The Health Insurance Portability and Accountability Act, or HIPAA, was signed into law on August 21, 1996. It is a complex piece of legislation that requires detailed training and planning by health care providers. It seeks to create greater efficiencies in the health care industry, and ensure privacy of patient's medical records. In order to comply with and meet these ideas, a HIPAA Compliance Plan is essential. Compliance only occurs as a result of a specific plan with detailed procedures. A specific plan needs to be in place to guarantee that the provisions of the law are met. Failure to prepare and implement a plan can have grave consequences.

The main thrust of HIPAA is privacy of medical records. An effective HIPAA Compliance Plan involves setting in place procedures to ensure that there are no breaches of patients' privacy rights under the law. All personnel who have any contact with medical records need to be aware of the provisions of HIPAA. This requires extensive training as part of any plan. The training needs to be comprehensive, and all employees need to be current with the latest effects of HIPAA. In a large medical practice or hospital, one employee's failure to comply with HIPAA can become a source of liability and cost.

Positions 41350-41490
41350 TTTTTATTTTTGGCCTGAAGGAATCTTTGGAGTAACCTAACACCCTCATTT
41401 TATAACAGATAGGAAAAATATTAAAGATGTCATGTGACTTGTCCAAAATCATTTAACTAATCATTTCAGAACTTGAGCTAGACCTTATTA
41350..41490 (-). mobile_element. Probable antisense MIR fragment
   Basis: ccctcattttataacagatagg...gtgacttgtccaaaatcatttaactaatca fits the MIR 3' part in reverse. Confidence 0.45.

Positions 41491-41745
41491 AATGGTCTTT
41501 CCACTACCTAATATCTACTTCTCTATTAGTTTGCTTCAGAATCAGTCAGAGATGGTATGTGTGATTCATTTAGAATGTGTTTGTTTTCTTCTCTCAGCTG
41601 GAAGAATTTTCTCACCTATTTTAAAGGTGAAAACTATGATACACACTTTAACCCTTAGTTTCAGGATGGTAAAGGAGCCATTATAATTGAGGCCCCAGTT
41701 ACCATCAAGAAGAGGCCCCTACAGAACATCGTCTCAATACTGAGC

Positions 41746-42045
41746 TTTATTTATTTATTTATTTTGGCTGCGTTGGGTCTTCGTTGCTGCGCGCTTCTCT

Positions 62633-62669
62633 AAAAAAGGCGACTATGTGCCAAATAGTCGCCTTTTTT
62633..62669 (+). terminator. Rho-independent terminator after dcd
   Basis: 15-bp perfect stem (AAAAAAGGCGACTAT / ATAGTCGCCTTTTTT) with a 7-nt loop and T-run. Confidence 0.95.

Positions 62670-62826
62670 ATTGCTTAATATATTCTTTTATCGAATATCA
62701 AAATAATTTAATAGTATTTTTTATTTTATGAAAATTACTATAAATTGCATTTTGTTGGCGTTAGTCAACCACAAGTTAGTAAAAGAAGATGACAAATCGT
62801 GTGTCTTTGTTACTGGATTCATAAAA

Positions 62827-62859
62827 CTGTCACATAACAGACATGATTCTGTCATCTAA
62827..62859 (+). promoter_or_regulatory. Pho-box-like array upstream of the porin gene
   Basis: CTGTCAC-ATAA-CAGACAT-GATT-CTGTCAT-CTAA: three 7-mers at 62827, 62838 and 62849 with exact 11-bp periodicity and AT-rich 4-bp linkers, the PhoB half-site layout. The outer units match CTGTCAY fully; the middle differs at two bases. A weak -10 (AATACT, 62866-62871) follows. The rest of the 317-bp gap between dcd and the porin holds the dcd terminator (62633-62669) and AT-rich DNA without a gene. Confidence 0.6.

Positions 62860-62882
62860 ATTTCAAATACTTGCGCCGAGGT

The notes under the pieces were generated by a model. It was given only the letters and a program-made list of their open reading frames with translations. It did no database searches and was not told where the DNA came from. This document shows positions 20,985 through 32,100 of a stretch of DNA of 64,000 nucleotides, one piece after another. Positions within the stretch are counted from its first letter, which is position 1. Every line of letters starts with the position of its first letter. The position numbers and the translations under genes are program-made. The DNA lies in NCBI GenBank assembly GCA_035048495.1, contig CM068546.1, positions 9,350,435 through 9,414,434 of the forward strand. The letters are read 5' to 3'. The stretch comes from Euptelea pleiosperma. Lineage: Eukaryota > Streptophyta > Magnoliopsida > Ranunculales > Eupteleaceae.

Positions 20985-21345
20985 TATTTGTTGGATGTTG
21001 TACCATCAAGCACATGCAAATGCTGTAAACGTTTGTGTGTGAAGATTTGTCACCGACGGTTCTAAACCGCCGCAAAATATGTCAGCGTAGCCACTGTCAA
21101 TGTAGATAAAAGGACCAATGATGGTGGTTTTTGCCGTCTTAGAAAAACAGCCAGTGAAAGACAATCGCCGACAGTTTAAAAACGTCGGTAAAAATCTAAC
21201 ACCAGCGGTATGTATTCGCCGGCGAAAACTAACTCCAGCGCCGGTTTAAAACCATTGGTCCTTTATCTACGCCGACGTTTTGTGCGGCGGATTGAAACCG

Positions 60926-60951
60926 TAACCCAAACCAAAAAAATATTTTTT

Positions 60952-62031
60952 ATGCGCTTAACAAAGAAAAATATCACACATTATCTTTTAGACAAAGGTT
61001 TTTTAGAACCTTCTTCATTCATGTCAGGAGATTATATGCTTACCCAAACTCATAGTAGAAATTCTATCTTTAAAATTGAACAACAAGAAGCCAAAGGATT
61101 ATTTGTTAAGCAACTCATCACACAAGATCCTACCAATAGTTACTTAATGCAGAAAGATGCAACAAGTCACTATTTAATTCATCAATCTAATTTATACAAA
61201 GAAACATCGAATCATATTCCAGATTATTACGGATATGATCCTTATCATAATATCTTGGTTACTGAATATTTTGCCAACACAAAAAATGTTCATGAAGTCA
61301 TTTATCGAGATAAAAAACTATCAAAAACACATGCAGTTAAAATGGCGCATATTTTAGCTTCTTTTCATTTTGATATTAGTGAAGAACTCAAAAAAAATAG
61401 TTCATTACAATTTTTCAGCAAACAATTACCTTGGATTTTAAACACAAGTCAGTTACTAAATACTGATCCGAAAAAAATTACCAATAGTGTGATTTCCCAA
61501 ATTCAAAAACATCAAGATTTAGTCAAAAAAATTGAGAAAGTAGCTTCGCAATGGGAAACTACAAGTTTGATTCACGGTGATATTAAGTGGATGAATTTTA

What happens when there is no compliance plan, or an ineffective plan, in place? What are the consequences? The main result is a breach of security involving medical records. Someone's private records are released to a party who has no right to the information. This is done by a telephone call, an email, or a written request. It can be as simple as an apparently harmless question from a visitor in the hospital. One slip and personal medical information is released. Former spouses and other individuals may know sufficient personal information about an individual to convince someone to release information. In any event, personnel information can be used for identity theft, or to embarrass the patient. No one wants an unauthorized release of sensitive medical information.

The second consequence that flows from the lack of an effective compliance plan is the liability of the medical provider. They risk claims and lawsuits from patients when unauthorized disclosures are made. This consequence is a never-ending concern. The compliance plan must have safeguards that ensure HIPAA is met at all times. Damages can be fundamental, and the reputation of the medical provider can suffer. Every patient wants the assurance of privacy. If they do not have that, they may avoid the medical provider and seek care elsewhere.